NEW YORK — Broadway musicals thrive on repeat ticketbuyers, from the Rentheads who keep going back to “Rent” nine years on to the green gals who go wild for “Wicked” to the Q-Tips that can sing along to every bar of “It Sucks to Be Me” in “Avenue Q.” But while its following may be altogether quieter, “The Light in the Piazza” delivers arguably a richer yield on a second viewing than any show in town.
Back in the golden days of the American musical, movie trailers and theater ads were regularly emblazoned with superlative-laden promises of soaring romance and searing emotions. But those qualities have largely disappeared in the age of irony.
Ever since “The Producers” became a monster hit by artfully poking fun at musicals, self-satirizing shows have been multiplying like rabbits on Broadway, while roundups of the new tuners showcased in this year’s New York Musical Theater Festival and New York Intl. Fringe Festival revealed a preponderance of pastiche and lightweight pop pieces.
Such a candy-colored, nudge-wink climate for musicals makes the unapologetically classical treatment, nuanced characters and emotional complexity of “Piazza” read almost like a militant statement.
The show, by composer Adam Guettel and book writer Craig Lucas, opened at the Vivian Beaumont in April, initially for a limited run, and has been extended several times. Now selling through March, “Piazza” is tipped to play through summer 2006, placing it among Lincoln Center Theater’s top five longest-running hits.
The first wave of critical reaction — including mine — was mixed. But like so many plays and films that initially encountered strong reservations only to be reassessed with fresh appreciation later on (“Sweeney Todd” and “Follies” spring to mind), “Piazza” boasts a score that benefits significantly from repeated listens, and Bartlett Sher’s production has a dramatic texture that deepens the second time around.
On first exposure, Guettel’s songs seem somewhat inaccessible, lacking in discernible hooks. But closer acquaintance reveals that the score’s intricate melodies and Lucas’ book are very much of a piece, creating an operatic seamlessness rare in musicals.
Some of Guettel’s choices remain distancing. Despite being semi-justified by the communication impasse of the story’s linguistically challenged lovers, the composer’s repeated abandonment of actual lyrics in favor of “ah-ah-ah” vocalise seems unhip and hard-to-swallow for 21st-century audiences. But even that frilly embellishment is very much an organic expression of the characters in a show that endorses out-of-vogue notions of romance.
Not that “Piazza” is a syrupy throwback to gushing love stories from days gone by. On the contrary, the show’s focus is less its cross-cultural inamorati than the emotional conflict of a well-meaning American mother — a 1950s Southern matron who tries to protect her mentally stymied daughter from potential pain through what seems an ill-advised romance with an Italian.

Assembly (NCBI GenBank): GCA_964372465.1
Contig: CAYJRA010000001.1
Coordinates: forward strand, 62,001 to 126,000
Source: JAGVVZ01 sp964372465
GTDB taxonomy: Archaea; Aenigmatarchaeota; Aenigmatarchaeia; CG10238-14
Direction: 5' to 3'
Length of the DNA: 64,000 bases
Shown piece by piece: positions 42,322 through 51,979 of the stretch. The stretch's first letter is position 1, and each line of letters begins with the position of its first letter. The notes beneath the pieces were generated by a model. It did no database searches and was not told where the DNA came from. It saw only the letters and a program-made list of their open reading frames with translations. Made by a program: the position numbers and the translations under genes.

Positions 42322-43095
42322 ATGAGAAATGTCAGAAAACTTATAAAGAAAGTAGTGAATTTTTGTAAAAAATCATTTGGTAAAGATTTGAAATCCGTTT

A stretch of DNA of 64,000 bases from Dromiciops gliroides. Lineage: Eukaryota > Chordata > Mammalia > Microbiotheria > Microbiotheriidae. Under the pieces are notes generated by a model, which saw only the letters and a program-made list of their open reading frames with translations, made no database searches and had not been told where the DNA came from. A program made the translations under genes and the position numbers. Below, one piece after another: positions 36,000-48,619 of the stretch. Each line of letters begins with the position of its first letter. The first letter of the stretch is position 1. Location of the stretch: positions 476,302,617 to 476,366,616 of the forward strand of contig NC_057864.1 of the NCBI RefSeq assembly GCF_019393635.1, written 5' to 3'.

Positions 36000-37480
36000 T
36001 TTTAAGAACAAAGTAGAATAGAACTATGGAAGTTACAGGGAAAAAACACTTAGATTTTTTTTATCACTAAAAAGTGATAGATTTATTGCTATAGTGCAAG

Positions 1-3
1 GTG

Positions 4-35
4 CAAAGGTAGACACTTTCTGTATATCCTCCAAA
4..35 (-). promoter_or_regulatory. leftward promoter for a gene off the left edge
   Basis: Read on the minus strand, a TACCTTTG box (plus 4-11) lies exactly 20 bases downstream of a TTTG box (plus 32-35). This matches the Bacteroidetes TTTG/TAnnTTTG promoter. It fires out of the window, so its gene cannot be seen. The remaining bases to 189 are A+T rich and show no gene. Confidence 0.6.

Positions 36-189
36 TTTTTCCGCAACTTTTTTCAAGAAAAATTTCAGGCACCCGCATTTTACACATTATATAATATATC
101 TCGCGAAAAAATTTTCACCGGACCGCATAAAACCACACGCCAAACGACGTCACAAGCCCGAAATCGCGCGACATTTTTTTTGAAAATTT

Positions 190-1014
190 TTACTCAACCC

And while it offers the glimmer of emotional fulfillment for that daughter, Lucas’ book, based on Elizabeth Spencer’s 1958 novella, conveys a profound skepticism toward love and marriage that makes it decidedly contemporary. For every moment of swooning passion between young lovers Clara and Fabrizio, there’s a melancholy acknowledgment that love has failed Clara’s mother, Margaret.
In the latter role, Victoria Clark has not simply bagged her Tony and begun phoning in performances. Her characterization now seems even more finely etched, and the rush of emotion on her face during the bows indicates the actress continues to draw from a deep personal well every night.
Possibly the most penetrating five minutes on any musical stage in New York right now, Clark’s interpretation of “Dividing Day” is a wrenching statement of frayed affection, while she captures every troubling contradiction in her closing song, “Fable,” with its embrace of both the illusion and possibility of real love.
Kelli O’Hara has blossomed into the difficult role of Clara in satisfying ways, bringing darkness and decisiveness to this deceptively uncomplicated, open-hearted girl. Vocally, too, O’Hara seems to have grown more assured. When, in “The Beauty Is,” she yearns, “This is wanting something/This is needing something,” O’Hara taps into a gloriously romantic vein that was once a musical staple but has been largely frozen out by contempo cynicism.
The show’s new cast members are no less accomplished. As Fabrizio, Aaron Lazar may not quite equal the vocal clarity of his predecessor, Matthew Morrison, but he offers up his lovestruck character’s heart on a platter with an exquisite painfulness that’s even more affecting.
Replacing Mark Harelik, Chris Sarandon brings suave authority to Fabrizio’s father, while long-haul cast members Patti Cohenour and Sarah Uriarte Berry have acquired richer resonances in their roles as wives cognizant of the limited fulfillment their marriages can provide.
This week, Lincoln Center begins airing “Piazza” TV commercials for the first time, signaling its ongoing marketing commitment to the show.
For anyone lamenting the death of romance and drama in Broadway tuners, the longevity of this uncommonly delicate musical is cause to celebrate. And while entertainment is by its very nature an instant-gratification commodity, there’s something to be said for a show that takes time and repeat consideration to reveal its full rewards.